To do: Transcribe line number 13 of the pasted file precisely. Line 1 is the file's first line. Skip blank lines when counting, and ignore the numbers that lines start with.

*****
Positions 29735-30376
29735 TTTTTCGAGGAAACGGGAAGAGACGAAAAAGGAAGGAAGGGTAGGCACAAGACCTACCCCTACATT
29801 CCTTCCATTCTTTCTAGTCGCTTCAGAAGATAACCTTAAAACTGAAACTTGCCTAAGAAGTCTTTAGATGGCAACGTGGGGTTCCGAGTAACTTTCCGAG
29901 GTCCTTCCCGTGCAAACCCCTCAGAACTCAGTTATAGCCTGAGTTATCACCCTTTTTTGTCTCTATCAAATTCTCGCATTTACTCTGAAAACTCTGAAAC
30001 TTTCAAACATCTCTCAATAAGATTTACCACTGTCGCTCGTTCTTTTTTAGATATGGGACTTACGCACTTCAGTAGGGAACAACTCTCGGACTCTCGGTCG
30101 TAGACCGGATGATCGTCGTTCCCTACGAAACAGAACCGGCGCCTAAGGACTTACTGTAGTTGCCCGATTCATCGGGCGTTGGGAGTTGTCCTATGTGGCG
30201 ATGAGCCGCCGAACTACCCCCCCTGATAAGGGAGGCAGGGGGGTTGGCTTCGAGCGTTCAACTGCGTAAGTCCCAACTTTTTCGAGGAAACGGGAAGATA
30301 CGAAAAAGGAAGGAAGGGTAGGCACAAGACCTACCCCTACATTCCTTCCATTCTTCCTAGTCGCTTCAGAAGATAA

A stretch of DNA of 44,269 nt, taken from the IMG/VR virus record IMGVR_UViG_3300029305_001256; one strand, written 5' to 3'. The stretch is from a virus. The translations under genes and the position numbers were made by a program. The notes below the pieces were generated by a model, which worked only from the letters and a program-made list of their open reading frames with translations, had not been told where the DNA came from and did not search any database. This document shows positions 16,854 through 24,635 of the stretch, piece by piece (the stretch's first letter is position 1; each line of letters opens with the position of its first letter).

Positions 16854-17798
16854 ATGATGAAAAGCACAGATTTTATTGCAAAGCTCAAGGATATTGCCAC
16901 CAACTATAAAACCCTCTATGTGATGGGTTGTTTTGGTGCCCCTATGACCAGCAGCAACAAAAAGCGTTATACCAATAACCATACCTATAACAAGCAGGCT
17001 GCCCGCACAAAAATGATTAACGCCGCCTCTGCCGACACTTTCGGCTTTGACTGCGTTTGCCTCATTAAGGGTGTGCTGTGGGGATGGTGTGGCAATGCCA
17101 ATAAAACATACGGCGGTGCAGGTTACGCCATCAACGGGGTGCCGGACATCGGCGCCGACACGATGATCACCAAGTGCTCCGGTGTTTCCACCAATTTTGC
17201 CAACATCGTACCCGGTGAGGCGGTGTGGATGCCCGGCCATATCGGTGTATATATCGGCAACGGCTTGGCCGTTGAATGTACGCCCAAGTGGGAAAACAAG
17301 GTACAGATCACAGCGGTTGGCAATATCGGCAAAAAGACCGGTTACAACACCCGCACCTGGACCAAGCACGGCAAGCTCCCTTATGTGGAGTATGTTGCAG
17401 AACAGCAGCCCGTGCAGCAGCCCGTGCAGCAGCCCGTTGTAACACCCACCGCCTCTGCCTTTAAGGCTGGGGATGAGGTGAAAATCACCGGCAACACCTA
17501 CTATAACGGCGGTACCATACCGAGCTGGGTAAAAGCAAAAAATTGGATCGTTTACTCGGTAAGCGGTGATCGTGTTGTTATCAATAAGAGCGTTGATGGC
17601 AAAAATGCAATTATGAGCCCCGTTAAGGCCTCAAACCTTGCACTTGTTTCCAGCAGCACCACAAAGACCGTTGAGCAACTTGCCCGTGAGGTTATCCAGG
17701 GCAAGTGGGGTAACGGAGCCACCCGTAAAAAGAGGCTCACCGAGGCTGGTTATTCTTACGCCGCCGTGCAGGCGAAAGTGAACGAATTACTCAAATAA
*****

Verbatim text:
17001 GCCCGCACAAAAATGATTAACGCCGCCTCTGCCGACACTTTCGGCTTTGACTGCGTTTGCCTCATTAAGGGTGTGCTGTGGGGATGGTGTGGCAATGCCA